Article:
Posttraumatic Stress Disorder Among Hospital Surgical Physicians Exposed to Victims of Terror: A Prospective, Controlled Questionnaire Survey
J Clin Psychiatry 2006;67:890-896
© Copyright 2014 Physicians Postgraduate Press, Inc.
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Background and Objective: Surgical
physicians often treat victims of terror-related
multiple-casualty incidents. This may cause secondary posttraumatic stress disorder
(PTSD), impairing their ability to care for patients.
The objective of this study was to determine
whether professional exposure to victims of terror
caused PTSD in Israeli physicians from surgical
Method: This was a validated
questionnaire survey of physicians (November 2002
through March 2003) from 2 Jerusalem hospitals (a
tertiary trauma center and a secondary regional
hospital) divided into study (physicians from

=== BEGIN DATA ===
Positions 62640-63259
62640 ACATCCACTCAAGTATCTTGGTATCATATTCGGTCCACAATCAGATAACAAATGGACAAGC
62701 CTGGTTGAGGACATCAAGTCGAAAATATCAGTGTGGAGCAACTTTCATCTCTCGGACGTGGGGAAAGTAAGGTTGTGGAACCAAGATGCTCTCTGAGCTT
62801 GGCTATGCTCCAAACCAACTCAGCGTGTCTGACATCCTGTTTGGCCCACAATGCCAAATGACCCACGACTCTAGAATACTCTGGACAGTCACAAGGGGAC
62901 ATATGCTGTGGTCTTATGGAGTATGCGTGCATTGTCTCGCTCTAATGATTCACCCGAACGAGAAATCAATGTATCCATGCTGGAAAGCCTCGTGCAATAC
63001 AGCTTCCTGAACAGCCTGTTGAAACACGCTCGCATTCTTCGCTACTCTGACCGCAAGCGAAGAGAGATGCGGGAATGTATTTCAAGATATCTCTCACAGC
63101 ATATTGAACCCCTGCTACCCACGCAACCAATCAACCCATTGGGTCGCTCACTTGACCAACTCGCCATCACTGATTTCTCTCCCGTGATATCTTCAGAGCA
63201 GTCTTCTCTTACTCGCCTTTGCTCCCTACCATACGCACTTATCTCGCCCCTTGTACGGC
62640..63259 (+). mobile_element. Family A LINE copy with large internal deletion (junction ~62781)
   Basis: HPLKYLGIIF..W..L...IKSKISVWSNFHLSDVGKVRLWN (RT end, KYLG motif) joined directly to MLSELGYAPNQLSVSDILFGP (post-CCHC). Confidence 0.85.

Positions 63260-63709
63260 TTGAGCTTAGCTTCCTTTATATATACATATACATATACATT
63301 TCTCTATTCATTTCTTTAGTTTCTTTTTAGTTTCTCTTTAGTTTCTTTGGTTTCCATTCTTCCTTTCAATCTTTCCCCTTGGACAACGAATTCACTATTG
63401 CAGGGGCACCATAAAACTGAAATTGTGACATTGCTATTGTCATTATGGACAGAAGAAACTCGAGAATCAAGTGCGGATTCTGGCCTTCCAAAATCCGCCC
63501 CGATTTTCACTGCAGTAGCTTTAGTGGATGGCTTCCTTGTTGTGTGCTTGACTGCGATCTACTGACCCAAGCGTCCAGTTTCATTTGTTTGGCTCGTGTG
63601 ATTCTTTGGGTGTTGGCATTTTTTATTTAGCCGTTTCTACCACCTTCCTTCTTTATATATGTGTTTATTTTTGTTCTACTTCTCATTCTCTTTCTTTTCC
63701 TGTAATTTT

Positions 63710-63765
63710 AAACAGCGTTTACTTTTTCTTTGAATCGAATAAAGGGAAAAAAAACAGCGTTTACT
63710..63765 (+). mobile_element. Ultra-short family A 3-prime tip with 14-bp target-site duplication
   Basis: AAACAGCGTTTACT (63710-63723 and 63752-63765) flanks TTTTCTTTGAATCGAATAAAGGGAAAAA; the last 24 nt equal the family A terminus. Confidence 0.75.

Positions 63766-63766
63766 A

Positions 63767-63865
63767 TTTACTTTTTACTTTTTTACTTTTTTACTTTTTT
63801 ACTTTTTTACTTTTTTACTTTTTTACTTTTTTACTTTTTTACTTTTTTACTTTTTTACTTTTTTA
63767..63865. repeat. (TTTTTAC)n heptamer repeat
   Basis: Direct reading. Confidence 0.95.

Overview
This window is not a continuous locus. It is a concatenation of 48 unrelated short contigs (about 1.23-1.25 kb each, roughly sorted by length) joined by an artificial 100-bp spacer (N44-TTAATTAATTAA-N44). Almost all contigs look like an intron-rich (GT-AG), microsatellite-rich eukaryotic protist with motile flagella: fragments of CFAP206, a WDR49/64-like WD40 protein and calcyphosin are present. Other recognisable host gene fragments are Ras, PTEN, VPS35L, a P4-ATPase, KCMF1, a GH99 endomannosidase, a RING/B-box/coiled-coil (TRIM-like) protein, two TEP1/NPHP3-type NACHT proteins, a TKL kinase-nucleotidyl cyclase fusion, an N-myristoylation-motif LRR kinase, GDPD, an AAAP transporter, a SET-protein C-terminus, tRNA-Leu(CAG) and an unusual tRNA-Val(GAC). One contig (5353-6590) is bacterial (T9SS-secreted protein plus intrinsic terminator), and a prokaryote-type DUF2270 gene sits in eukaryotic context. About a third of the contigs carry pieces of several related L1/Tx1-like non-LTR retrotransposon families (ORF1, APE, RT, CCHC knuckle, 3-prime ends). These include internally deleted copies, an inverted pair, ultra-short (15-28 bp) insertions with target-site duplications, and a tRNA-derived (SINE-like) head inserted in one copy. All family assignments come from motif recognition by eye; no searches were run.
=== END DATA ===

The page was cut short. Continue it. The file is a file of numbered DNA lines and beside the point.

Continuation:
surgical disciplines regularly exposed to victims of
terror) and control (physicians not regularly
exposed) groups. Questionnaires included the PTSD
Symptom Scale-Self-Report to diagnose PTSD (DSM-IV criteria) and allowed exclusion of other
causes of similar symptoms. The main outcome
measure was the difference in the prevalence of
PTSD between groups.
Results: Included were 212 (102 study,
110 control) participants. The study group experienced a significantly higher level of exposure
to terror victims at work, validating prospective group definitions. The prevalence of PTSD
was similar in both groups (study group = 16%,
control group = 15%; p = 1.00). The study and control groups were similar in all predicting
variables except for number of years in medical
practice, occupational status, and workplace. The
groups had similar levels of exposure to terror
outside work (p = .24). The probability that a
physician would have PTSD was related to use of
nonadaptive coping strategies (OR = 5.1; p = .009) and a higher level of exposure to terror out of
work (OR = 3.5; p = .013).
Conclusion: Hospital physicians from
surgical disciplines who were professionally exposed
to victims of terror did not demonstrate a higher incidence of PTSD than their less exposed